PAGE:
The EU DG Home Commissioner Ylva Johansson and her Belgian colleague Annelies Verlinden issued a statement regarding organised drug crime as threatening as terrorism, in which they emphasized a conservative and stigmatising approach to drug use. Their stament is quoted in the news here>>>.
The European Network of People who Use Drugs issued the following statement:
EuroNPUD was shocked to see the outdated and off-policy statements of EU Home Affairs Commissioner Ylva Johansson and Annelies Verlinden Belgium’s Minister for the Interior during a visit to Antwerp Docks holding people who use drugs responsible for violence committed by organised crime. It is extremely unfortunate that EU Home Affairs Commissioner, Ylva Johanson is not only using such outdated and stigmatizing language but also promoting the outdated vision of a drug free world.
It is deeply concerning to hear such closed thinking from European leaders when across Europe we are seeing an increasingly pragmatic and reflective approach to drug policy reform, including initiatives on medicinal cannabis, the legal regulation of cannabis for adult use, psychedelic drugs and healing, and enhanced harm reduction such as drug consumption rooms, drug checking and heroin assisted treatment.
Commissioner Johansson’s statement are also contrary to the EU’s very own Drug Strategy 2021-2025, which calls for EU action to reduce stigma against people who use drugs, and promotes increased and balanced investment in a broad range of demand and harm reduction services, discarding old-fashioned emphasis on prevention.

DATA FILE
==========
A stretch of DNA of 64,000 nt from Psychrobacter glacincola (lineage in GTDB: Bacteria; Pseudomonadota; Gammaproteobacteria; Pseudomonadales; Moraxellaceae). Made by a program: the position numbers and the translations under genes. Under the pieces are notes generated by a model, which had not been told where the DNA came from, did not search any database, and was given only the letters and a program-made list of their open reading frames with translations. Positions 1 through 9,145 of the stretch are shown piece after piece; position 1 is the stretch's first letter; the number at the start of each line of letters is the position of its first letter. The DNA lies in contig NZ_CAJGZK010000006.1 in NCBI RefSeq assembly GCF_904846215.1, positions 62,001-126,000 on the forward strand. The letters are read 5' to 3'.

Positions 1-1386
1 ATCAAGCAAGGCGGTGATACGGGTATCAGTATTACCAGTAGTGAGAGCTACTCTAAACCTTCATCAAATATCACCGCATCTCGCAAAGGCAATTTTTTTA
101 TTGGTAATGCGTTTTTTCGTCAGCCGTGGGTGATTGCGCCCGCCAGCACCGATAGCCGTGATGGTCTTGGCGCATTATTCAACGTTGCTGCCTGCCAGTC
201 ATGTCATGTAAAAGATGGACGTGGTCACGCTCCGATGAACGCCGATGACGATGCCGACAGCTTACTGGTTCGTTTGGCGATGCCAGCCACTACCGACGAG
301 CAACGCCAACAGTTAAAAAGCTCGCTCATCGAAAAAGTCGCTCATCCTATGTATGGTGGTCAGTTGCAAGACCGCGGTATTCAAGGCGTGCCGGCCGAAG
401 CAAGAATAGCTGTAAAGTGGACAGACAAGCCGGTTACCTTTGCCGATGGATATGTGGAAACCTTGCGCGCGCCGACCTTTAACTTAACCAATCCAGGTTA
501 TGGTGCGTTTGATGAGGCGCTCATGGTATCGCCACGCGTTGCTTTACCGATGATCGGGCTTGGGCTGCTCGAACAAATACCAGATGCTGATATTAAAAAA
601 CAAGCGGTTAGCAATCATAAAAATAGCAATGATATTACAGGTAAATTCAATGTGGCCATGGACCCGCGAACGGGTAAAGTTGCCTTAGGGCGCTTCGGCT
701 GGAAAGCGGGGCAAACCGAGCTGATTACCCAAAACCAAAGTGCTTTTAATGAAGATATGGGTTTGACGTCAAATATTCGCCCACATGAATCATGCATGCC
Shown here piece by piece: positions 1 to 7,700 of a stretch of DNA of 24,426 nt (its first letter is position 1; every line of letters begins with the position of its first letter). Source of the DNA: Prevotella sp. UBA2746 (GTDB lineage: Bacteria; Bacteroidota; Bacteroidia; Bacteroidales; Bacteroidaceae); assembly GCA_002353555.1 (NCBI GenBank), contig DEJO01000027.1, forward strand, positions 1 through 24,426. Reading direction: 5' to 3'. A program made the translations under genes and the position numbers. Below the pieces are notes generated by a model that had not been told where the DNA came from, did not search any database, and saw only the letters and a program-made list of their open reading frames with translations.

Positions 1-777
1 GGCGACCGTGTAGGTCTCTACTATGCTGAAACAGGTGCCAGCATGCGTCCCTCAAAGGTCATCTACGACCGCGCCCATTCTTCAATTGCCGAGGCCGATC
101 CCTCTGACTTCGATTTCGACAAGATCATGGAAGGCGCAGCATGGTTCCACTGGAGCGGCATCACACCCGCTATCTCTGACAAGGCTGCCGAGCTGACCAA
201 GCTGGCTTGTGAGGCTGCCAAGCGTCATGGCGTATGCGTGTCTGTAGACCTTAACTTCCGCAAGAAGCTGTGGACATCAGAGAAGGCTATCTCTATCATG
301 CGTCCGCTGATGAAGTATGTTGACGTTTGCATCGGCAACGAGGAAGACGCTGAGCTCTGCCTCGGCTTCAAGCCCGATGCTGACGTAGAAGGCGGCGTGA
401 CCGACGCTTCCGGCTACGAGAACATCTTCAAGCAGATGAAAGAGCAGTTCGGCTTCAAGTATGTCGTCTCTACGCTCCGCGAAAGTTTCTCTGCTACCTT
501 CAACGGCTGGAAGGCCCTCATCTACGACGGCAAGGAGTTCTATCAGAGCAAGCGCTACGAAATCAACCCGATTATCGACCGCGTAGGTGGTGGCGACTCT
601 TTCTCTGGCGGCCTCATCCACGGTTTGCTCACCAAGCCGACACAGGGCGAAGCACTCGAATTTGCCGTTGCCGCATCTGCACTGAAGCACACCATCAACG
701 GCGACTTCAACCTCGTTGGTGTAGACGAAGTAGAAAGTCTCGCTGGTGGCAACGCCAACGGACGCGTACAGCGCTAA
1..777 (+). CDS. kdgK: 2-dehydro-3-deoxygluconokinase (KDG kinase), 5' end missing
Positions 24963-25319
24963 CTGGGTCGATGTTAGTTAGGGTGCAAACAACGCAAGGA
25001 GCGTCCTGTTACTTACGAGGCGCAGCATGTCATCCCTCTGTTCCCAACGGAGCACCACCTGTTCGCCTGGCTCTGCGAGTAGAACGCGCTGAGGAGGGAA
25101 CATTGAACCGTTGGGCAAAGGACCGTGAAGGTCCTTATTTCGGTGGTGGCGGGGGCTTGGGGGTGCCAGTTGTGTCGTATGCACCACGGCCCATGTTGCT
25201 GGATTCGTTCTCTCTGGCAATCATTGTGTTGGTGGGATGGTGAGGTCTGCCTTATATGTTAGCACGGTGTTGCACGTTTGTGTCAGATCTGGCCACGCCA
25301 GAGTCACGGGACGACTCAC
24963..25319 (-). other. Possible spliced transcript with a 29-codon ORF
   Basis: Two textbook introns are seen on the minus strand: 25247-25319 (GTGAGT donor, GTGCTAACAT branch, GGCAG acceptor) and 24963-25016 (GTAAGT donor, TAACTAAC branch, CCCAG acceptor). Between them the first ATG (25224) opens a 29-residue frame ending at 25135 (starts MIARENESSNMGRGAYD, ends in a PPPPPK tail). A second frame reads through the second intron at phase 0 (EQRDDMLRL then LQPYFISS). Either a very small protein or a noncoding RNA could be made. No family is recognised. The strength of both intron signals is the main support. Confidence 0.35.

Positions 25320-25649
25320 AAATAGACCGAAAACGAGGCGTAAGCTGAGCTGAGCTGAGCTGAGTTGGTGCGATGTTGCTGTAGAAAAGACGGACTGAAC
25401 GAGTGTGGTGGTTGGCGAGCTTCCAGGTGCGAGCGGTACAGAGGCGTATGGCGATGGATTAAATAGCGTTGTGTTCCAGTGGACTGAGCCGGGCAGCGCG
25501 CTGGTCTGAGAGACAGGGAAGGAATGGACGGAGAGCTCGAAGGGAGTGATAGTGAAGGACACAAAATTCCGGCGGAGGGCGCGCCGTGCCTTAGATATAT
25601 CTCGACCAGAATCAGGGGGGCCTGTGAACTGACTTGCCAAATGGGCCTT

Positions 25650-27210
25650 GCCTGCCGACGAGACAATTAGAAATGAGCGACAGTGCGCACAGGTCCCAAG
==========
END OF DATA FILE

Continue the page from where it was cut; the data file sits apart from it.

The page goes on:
All UN agencies signed up to the UN Common Position on Drugs, which “reiterates the strong commitment of the United Nations system to supporting Member States in developing and implementing truly balanced, comprehensive, integrated, evidence-based, human rights-based, development-oriented and sustainable responses to the world drug problem.” The Common Position supports the adoption of decriminalisation to create an enabling legal environment for harm reduction and drug treatment. “Importantly, some countries have decriminalized various forms of drug use, aiming to ensure treatment and services without any fear and intimidation and to remove stigma.” (Michelle Bachelet, UN High Commissioner for Human Rights).
Legal regulation is being successfully implemented in different settings with cannabis, and is considered by many experts as the most appropriate response to reduce the violence associated to illegal economies such as drug trafficking. Decriminalisation remains the major call for drug law reform as a sensible chance to end the human rights violations and racial injustice that are central to drug control and create the space for dialogue and change. EuroNPUD calls for the legal regulated control of all mind-altering substances and we understand this journey will take place incrementally.
Calling for a focus “prevention and addiction free society” is populist propaganda. Blaming those criminalised by drug control for the failings of prohibition is laughable given our current understanding of the poisoned roots of drug control. We now understand from US President Nixon’s advisor, John Ehrlichman, that drug control was introduced as an intentional tool of social control and racial injustice. It was readily adopted in Europe as it resonated with the continent’s imperial history.
When drug policy remains an area of such evolving and developing policy and practice, it is extremely worrying to hear key European leaders demonstrating such closed and outdated thinking. This is a time for reflection and change. Europe deserves leaders able to engage in such forward-looking conversations.
Dozens of civil society organisations, including DPNSEE and our member organisations, supported this statement.